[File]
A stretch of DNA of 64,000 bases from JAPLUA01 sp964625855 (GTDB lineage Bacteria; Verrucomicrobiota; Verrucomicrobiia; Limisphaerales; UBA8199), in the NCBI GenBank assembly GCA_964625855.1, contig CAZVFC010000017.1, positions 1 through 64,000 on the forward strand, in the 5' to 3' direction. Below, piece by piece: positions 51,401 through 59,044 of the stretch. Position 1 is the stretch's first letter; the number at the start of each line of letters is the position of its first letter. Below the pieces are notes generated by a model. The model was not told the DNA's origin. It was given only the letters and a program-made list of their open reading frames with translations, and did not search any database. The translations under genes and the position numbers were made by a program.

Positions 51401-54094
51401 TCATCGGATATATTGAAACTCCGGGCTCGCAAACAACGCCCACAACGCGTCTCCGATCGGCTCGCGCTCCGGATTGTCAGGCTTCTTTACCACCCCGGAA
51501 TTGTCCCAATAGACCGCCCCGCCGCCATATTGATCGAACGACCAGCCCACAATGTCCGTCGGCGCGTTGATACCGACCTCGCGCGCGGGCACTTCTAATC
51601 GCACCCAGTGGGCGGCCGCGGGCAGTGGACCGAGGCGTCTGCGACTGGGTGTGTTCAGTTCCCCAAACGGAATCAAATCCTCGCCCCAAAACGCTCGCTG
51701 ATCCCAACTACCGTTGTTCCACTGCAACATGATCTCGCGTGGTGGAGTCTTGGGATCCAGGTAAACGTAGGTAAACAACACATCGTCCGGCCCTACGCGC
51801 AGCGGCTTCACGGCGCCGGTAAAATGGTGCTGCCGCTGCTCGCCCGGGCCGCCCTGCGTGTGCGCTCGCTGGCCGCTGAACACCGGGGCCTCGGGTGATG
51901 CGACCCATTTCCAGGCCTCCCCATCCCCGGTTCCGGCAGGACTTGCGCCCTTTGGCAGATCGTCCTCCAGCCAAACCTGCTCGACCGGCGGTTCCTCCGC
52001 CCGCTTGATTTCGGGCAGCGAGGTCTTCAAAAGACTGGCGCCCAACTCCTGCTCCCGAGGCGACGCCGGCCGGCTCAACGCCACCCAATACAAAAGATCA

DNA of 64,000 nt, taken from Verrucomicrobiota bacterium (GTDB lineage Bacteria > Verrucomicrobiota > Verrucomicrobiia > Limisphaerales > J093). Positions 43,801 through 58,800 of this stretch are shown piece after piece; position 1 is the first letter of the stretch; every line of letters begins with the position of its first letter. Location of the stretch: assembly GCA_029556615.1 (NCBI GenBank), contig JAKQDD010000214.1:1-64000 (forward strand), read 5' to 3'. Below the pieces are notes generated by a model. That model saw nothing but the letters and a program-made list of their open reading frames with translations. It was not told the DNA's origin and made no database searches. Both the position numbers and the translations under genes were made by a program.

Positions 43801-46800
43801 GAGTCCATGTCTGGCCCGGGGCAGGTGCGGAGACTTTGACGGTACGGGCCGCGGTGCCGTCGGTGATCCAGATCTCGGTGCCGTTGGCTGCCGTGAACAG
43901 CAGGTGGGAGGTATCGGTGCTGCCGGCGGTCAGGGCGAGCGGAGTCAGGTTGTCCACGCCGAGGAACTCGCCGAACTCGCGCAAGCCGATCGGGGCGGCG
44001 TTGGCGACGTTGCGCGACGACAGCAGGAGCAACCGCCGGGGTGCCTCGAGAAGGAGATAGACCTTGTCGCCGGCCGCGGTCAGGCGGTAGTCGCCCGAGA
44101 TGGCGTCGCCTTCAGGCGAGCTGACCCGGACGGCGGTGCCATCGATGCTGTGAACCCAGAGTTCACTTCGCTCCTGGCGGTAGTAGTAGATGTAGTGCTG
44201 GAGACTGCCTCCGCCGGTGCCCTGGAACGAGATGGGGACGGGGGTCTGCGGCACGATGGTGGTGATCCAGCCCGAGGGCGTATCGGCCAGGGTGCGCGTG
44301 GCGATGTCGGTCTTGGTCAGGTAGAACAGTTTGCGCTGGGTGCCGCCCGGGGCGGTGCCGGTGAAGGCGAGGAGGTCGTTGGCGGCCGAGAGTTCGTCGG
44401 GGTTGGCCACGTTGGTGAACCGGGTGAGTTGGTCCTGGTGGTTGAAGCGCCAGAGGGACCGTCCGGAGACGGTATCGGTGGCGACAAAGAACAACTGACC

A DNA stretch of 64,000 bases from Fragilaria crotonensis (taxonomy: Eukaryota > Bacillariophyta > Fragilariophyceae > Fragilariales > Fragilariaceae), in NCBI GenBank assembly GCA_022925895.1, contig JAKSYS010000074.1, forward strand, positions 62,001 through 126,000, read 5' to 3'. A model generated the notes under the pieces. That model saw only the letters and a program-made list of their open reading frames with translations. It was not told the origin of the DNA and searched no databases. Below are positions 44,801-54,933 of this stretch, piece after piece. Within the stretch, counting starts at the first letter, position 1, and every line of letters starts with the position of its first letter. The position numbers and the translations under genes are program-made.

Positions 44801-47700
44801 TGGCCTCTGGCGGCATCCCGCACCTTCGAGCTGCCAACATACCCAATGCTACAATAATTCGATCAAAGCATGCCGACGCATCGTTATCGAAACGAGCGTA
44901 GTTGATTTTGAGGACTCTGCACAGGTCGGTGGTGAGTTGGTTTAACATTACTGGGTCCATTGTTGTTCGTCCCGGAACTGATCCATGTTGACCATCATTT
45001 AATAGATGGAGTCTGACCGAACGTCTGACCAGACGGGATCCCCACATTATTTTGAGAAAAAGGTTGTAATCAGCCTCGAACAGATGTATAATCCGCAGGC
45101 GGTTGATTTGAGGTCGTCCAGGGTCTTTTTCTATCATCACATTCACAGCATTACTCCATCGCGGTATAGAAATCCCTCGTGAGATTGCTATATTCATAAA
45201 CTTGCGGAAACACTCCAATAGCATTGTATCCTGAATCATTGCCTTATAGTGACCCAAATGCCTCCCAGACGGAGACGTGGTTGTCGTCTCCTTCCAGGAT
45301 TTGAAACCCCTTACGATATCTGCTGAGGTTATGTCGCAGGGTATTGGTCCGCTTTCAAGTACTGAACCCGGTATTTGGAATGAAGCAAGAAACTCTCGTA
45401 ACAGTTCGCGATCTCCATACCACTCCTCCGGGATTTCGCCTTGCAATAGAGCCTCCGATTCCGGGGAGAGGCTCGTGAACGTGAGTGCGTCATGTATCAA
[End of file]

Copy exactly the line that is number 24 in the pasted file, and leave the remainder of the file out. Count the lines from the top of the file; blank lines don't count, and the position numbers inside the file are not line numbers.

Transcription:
45101 GGTTGATTTGAGGTCGTCCAGGGTCTTTTTCTATCATCACATTCACAGCATTACTCCATCGCGGTATAGAAATCCCTCGTGAGATTGCTATATTCATAAA